LEARN NC was a program of the University of North Carolina at Chapel Hill School of Education from 1997 – 2013. It provided lesson plans, professional development, and innovative web resources to support teachers, build community, and improve K-12 education in North Carolina. Learn NC is no longer supported by the School of Education – this is a historical archive of their website.

New South

1870–1900

Biltmore Estate

A “digital textbook”

LEARN NC’s digital textbook for North Carolina History uses primary sources and multimedia to tell many stories about the past, not just one.

Part seven explores the political, economic, social, and cultural history of the state in the last decades of the nineteenth century.

North Carolina Digital History

North Carolina in the New South

North Carolina emerged from Reconstruction a new state in a “New South.” But what would that New South look like? Reformers and industrialists built factories and railroads, established businesses, and expanded cities. Farmers struggled to keep their land and their way of life in the face of increasing economic pressures. African Americans took advantage of new opportunities, while conservatives fought to reestablish white supremacy. And the changing culture of the urban middle and working classes made its way into North Carolina, bringing new technology, new consumer goods, new patterns of living, and new opportunities for women.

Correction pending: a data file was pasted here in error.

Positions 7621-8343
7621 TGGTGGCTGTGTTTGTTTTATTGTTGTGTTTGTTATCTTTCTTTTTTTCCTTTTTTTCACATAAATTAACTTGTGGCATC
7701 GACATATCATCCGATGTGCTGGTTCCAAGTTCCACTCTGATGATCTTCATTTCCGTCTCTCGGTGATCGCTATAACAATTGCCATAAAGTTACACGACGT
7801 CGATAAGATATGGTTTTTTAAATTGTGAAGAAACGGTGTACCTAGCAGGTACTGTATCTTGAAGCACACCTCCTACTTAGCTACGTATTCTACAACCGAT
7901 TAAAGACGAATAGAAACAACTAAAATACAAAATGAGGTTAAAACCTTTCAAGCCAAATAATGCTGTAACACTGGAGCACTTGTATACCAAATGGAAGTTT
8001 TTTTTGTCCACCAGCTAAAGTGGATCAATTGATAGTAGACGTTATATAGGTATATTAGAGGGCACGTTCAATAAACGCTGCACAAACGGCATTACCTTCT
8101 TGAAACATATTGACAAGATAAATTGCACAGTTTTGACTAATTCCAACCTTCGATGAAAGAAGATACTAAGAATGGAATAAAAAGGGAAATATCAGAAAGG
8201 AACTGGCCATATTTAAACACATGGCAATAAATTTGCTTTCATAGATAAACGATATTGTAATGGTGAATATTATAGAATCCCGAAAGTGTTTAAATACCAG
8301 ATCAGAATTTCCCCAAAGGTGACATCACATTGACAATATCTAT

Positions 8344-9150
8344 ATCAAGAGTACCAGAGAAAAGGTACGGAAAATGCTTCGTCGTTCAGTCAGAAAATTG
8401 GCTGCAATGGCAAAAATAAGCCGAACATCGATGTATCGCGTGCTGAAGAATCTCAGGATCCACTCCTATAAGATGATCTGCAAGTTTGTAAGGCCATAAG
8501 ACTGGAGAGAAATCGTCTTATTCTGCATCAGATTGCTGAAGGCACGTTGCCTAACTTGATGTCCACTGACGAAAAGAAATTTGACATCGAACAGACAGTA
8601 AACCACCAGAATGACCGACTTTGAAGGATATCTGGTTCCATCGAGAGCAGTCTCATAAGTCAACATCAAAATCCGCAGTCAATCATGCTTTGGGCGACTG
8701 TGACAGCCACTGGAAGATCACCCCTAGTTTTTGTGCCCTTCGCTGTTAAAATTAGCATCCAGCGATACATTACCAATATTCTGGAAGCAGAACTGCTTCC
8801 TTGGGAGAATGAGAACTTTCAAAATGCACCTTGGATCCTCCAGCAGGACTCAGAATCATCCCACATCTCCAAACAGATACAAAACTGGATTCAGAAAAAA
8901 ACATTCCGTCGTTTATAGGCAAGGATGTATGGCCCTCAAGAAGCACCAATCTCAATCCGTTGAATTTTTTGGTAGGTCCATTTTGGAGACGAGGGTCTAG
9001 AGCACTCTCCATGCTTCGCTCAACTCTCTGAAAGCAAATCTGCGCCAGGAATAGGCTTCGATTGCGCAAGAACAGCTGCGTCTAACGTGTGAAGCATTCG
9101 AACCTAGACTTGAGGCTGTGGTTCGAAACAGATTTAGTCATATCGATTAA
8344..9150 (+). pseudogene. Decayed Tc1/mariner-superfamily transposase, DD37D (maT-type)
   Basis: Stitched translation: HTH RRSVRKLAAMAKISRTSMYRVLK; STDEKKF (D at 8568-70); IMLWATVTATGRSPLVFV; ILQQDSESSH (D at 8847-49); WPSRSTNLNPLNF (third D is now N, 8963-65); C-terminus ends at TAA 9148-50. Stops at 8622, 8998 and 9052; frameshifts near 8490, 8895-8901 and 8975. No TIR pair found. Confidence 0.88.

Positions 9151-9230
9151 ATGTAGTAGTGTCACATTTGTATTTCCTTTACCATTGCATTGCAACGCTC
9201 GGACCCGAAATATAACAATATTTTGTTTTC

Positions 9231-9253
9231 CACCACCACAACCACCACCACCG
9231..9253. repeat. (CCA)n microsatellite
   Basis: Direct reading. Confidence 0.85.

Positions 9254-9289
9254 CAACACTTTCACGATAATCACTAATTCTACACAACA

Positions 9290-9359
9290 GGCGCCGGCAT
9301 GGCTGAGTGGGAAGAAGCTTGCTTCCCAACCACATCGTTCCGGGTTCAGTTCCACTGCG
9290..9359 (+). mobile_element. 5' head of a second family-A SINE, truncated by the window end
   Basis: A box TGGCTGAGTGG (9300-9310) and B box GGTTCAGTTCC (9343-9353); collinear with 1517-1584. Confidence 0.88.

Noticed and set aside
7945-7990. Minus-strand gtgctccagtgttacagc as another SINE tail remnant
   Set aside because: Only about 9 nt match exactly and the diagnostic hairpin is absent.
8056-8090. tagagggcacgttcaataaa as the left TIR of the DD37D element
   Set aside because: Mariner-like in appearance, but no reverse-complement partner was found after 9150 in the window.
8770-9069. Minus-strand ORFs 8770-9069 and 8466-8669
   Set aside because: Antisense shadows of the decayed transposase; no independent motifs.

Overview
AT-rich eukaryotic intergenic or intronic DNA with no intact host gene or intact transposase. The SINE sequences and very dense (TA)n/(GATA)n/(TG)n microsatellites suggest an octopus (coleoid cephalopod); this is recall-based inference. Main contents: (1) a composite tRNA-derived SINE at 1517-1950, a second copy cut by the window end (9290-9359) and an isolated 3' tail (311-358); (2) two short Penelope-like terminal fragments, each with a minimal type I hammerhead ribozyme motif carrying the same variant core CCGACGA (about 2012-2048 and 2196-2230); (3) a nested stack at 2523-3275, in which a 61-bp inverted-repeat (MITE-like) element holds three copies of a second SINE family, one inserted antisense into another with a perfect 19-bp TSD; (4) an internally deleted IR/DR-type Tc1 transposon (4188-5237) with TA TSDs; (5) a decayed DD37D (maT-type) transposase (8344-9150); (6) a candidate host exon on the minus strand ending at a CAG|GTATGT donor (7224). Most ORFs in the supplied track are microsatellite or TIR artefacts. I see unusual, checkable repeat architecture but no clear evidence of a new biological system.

Designed for secondary students, part seven of our web-based “digital textbook” combines primary sources with articles from a variety of perspectives, maps, photographs, and multimedia to tell the many stories of North Carolina in the late nineteenth century:

  • changes in agriculture, the emergence of sharecropping, and the economic pressures on farmers
  • the growth of industry and cities and the experiences of mill workers
  • changes in education and expanding opportunity
  • the culture of the “Gilded Age” — and its limits
  • overseas expansion and the Spanish-American War
  • changes in the state’s political landscape, including populism, “fusion” politics, and the legal establishment of white supremacy
  • the Wilmington Race Riot

Get started: Table of Contents

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More than just a linear narrative, our “digital textbook” is modular and fully searchable. If you need a primary source, a map, some background reading, or a lesson plan, this is the place to start!

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